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'Hope' Still Key To Domestic View Of Obama

U.S. President Barack Obama (left) and Fed Chairman Ben Bernanke after a meeting in Washington in early April.
WASHINGTON -- On the eve of his 100th day in office, Obama received what may have been the best "anniversary" present a president can get: a high-level defection in Congress to his political party by a member of the opposition.

Seventy-nine-year-old Arlen Specter of Pennsylvania has spent nearly 30 years as a Republican senator. But on April 28 he announced that he was switching his party allegiance to the Democratic Party.

Specter's decision puts Democrats in the Senate within one vote of having a "super majority" of 60 -- enough members to stop Republicans from blocking passage of legislation through a filibuster. (The 60th non-Republican seat is expected to come later this spring with the resolution of a disputed election in the state of Minnesota.)

At a press conference, Specter insisted that he will maintain his independent judgment and not automatically become the Senate Democrats' "60th vote," but his defection has already given Democrats a boost of confidence.

Specter's former Republican colleagues have already accused him of bald-faced opportunism, citing figures to suggest he faced an uphill climb in their party's primary ahead of the 2010 election.

Whatever his motivation, the White House said Obama "was thrilled" by the news.

As with any assessment of a U.S. administration at such an early stage, particularly one with such an ambitiously defined domestic agenda, there is a risk of commentators confusing a momentary upper hand with broader presidential success.

Most observers would agree that at the 100-day mark, it would have been nearly impossible to forecast the issues that will eventually define the presidency of Obama's predecessor, George W. Bush.

Democrat Jimmy Carter was the last U.S. president to have a filibuster-proof majority in the Senate, during the first two years of what was destined to remain a one-term presidency.

Instilling Optimism

But the new president has other reasons than the Specter defection to be happy as he marks the 100-day milestone. New polls show that an overwhelming majority of Americans -- nearly 70 percent -- approve of the job he's done so far in Washington, according to an ABC News/Washington Post poll on April 21-24.

Unemployed Americans at a job fair in Los Angeles in mid-March
Statistics don't necessarily explain such optimism. Unemployment figures and the stock-market levels, for instance, are largely unchanged from three months ago.

But opinion polls seem to reflect a belief that things are starting to turn around. If there's one message Obama has tried to send during his first months in office, it's that Americans have the strength and the spirit to recover from this economic crisis. In persuading the country of that, he has largely succeeded in the short term.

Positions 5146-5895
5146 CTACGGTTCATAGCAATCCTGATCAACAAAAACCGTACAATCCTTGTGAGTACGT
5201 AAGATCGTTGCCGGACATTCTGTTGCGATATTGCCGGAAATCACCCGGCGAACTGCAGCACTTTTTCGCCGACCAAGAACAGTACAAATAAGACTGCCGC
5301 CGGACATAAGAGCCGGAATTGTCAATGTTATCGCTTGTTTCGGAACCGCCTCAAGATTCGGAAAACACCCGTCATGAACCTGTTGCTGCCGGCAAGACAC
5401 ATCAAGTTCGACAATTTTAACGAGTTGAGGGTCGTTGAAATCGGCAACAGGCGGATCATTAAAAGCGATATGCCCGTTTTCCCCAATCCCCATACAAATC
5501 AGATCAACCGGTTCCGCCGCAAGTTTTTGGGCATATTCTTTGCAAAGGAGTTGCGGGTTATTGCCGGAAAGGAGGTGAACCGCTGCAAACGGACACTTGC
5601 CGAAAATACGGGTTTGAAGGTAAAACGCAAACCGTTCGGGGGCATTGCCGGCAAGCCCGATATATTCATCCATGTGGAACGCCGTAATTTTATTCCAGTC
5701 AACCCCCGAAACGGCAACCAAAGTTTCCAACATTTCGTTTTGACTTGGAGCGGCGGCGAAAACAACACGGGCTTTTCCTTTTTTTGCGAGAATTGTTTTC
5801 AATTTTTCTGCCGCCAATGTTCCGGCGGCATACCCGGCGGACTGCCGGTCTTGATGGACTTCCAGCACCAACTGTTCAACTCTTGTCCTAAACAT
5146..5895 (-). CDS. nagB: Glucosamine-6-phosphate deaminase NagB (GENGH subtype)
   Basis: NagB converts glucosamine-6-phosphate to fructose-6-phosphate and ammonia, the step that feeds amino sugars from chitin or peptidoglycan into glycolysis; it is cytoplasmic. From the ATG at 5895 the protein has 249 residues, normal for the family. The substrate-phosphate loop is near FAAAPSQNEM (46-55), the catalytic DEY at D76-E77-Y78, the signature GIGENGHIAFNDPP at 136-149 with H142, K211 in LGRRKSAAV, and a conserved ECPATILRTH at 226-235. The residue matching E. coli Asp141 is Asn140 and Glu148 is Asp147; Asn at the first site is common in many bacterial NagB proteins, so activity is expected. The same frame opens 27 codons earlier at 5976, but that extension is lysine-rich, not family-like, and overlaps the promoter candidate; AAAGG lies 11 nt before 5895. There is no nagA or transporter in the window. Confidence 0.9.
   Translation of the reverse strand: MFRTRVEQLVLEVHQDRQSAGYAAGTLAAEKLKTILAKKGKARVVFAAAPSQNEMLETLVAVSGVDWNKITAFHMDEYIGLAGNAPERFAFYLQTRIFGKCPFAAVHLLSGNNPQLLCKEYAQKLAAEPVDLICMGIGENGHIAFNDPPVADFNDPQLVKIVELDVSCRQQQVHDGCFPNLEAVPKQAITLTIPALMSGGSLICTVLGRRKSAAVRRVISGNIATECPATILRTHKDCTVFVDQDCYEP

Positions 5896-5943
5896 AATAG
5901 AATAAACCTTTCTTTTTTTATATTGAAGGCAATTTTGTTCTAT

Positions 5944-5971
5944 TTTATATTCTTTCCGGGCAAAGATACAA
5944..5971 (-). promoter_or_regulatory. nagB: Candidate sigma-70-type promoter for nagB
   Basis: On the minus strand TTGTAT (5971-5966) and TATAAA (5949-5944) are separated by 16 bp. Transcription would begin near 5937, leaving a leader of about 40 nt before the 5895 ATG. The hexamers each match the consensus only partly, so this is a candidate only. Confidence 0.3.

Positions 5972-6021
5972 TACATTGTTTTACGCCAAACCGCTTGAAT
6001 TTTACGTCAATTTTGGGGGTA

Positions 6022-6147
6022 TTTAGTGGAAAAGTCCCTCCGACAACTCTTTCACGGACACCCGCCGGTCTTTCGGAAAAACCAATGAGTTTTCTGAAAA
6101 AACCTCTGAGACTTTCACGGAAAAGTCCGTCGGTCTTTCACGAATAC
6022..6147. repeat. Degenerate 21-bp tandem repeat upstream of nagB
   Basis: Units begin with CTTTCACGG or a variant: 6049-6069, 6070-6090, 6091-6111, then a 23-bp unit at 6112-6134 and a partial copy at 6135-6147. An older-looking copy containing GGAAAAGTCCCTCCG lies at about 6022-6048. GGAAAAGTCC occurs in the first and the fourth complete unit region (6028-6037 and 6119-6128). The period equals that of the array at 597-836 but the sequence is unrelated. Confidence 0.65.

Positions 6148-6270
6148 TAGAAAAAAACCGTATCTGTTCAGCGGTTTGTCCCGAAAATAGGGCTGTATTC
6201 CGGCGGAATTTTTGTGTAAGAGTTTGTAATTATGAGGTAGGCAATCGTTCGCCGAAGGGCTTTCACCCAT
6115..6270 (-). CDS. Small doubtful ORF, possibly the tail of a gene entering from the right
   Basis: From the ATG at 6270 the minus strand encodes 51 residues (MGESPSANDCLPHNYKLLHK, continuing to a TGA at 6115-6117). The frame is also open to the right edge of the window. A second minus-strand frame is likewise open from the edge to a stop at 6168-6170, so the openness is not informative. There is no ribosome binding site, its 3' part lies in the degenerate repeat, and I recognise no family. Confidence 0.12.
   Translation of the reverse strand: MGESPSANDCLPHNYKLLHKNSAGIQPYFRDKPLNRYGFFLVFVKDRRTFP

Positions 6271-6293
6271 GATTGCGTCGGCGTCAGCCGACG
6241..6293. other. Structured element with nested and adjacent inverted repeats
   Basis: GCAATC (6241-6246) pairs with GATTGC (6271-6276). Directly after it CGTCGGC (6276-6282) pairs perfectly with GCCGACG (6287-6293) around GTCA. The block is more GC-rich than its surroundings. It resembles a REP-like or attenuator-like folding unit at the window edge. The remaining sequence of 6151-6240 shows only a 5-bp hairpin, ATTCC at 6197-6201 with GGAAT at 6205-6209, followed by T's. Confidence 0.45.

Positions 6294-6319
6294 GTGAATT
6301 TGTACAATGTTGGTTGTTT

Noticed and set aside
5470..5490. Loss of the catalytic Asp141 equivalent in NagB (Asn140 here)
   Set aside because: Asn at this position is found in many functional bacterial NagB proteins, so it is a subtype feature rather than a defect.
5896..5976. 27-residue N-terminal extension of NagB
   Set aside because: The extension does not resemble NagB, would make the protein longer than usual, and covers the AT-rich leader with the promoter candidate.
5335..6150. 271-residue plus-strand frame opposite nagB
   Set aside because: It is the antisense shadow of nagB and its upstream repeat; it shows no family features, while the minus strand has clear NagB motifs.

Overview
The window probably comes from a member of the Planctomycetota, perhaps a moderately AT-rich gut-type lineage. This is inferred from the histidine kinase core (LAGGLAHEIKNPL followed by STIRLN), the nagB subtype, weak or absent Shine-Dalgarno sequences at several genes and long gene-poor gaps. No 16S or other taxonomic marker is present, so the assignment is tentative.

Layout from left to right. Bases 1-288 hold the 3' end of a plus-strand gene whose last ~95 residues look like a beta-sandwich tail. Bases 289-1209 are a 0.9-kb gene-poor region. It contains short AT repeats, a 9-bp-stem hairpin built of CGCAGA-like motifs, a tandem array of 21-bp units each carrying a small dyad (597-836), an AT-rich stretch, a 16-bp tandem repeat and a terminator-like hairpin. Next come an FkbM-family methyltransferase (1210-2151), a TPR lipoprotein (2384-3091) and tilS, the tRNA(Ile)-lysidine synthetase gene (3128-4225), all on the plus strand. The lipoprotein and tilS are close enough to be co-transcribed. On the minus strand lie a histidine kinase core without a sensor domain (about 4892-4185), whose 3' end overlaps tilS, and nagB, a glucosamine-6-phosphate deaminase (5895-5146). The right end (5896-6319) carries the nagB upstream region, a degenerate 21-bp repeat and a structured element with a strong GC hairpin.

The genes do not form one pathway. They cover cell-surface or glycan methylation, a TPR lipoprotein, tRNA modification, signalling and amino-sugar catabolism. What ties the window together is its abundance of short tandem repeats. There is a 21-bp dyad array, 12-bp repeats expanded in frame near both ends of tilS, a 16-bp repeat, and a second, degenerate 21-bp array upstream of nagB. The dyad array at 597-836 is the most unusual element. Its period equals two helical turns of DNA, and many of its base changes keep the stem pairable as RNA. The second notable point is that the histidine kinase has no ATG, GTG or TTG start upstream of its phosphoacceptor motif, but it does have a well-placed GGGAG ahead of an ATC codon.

On the domestic front, Obama's biggest achievement so far has been to convince Congress to pass the biggest peacetime economic stimulus plan in history. The $787 billion "American Recovery and Reinvestment Act" is aimed at creating millions of jobs and rebuilding America's infrastructure.

John Judis, who is a scholar at Washington's Carnegie International Endowment for International Peace and a senior editor at the liberal-leaning magazine "The New Republic," says Obama has created a sense that "history is moving inexorably" in the right direction.

Obama's critics say the stimulus plan was too costly, relies too heavily on government spending as opposed to tax cuts, and will fail to bring early results.

Judis, who has covered U.S. presidents since 1976, disagrees, and argues that Obama's fiscal plan was the right decision for the country.

"I like the budget a lot," Judis says. "I think it combines both a stimulus program and revival of American industry. Things like renovating the [railroad system] [and] extending Internet broadband to rural areas. Things like that are important to the future of the American economy."

Bruising Battles

The list of domestic policy changes effected by Obama is already long. The most notable came just hours into his presidency: a decision to shut down the military detention center at Guantanamo Bay and to end interrogation techniques considered to constitute torture.

Others major changes include the regulation of emissions thought to cause climate change, a lifting of the ban on medical stem-cell research, and an extension of health care for poor children.

Obama's first three months have not been without their setbacks. Three of his Cabinet nominees have withdrawn their nominations -- including former South Dakota Senator Tom Daschle, whom Obama had picked to lead flagship health-care reforms -- and at least six presidential appointees were discovered to have embarrassing personal tax issues.

When the public learned that some of the executives of the financial institutions that received government bailout funds had been given multimillion-dollar performance bonuses, Obama was accused of not doing enough to stop them.

Chief executives from major banks and financial institutions that received bailout money testify in Congress in mid-February.
His handling of TARP, also known as the Wall Street bailout, continues to come in for criticism for failing to restore confidence to the financial markets.

Obama was expected to mark his 100th day in office with a primetime news conference that most national television stations will broadcast live.

When he takes the podium, it's likely he'll be thinking about the next major political signpost of his presidency: November 2010's Congressional elections.